M Jeuland, Sanford School of Public Policy, Duke University. 2011.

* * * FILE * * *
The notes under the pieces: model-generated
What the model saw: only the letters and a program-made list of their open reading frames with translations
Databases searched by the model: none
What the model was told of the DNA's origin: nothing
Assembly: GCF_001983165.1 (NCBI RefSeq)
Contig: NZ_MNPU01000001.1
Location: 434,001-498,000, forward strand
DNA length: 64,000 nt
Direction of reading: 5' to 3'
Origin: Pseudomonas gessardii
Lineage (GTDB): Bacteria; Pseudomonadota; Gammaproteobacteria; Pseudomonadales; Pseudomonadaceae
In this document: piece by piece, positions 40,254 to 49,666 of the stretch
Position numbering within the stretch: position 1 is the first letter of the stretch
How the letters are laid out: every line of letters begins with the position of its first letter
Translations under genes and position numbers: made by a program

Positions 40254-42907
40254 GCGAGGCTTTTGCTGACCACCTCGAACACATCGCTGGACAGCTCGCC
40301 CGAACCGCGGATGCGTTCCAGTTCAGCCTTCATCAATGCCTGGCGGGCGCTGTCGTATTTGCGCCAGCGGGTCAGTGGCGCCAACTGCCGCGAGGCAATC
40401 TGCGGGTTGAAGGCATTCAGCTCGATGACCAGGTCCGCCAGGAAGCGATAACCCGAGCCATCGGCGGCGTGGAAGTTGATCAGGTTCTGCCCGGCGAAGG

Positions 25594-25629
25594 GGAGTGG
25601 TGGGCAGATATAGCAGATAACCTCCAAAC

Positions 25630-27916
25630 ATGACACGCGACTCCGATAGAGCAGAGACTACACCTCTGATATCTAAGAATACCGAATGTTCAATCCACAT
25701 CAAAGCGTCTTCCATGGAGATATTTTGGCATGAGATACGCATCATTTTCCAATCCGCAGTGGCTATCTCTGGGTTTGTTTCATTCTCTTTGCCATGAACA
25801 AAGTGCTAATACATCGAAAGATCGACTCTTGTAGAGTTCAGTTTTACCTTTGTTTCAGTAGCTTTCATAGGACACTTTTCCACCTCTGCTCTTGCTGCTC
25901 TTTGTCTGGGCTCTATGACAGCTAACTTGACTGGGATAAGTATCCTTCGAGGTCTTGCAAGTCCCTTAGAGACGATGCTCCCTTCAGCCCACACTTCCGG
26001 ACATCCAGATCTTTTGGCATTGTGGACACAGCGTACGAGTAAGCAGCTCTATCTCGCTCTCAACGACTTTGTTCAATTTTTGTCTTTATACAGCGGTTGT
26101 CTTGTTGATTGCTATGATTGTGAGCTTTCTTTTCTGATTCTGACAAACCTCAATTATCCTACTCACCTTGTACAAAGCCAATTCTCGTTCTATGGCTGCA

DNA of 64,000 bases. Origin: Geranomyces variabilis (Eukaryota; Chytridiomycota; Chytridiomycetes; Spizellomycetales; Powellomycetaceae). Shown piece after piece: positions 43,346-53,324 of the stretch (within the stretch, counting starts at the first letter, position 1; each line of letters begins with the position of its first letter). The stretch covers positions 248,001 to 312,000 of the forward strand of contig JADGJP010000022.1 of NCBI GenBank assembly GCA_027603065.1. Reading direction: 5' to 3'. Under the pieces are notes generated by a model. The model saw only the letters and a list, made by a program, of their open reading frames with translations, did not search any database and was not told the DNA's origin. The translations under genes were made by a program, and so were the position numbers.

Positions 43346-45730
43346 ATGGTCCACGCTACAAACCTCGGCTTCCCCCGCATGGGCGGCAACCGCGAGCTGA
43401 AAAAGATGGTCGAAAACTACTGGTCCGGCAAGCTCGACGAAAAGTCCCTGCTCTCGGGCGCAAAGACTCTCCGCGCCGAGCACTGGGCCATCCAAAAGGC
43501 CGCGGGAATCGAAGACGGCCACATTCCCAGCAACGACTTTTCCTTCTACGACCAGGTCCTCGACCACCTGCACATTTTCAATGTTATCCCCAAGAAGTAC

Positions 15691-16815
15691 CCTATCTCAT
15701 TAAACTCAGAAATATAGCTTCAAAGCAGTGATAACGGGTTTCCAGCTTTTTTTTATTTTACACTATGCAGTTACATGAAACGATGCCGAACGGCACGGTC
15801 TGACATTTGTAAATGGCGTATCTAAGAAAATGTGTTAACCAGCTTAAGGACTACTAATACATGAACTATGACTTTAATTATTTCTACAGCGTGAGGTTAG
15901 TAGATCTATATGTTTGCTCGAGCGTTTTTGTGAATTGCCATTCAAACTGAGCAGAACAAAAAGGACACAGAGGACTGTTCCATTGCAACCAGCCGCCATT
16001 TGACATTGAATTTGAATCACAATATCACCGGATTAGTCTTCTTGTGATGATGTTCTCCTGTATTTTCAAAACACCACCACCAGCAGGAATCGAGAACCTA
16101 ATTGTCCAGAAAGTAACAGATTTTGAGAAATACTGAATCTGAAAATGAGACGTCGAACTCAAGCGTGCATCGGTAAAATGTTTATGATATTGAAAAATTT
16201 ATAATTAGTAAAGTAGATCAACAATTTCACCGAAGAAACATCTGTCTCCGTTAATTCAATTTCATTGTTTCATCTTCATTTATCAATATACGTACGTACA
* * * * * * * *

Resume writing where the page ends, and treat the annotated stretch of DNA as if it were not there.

The current focus on improved cook stoves focuses on the “triple benefits” they provide, in improved health and time savings for households, in preservation of forests and associated ecosystem services, and in reducing emissions that contribute to global climate change. Despite the purported economic benefits of such technologies, however, progress in achieving large-scale adoption and usage has been remarkably slow. Some evidence suggests that households consider the use of such technologies to be quite costly, due to problems with stove quality, unclear gains in fuel or time efficiency, as well as the changes in cooking methods that are required for successful use. This analysis relies on a simulation model in an attempt to better understand the variability in the costs and benefits entailed by such improved stoves in developing country locations. The results from the modeling suggest that the net benefits of improved cook stoves will not be unambiguously positive, in general. Key characteristics of these technologies that may affect diffusion of improved stoves include the wide variation in realized time and fuel use efficiencies experienced by real users, in health effects, and in the relative costs of alternative stoves, in terms of fuel and capital. Given the current attention being given to scale up of ICS, this analysis is timely and important for highlighting some of the issues that may need to be resolved to achieve the desired outcomes.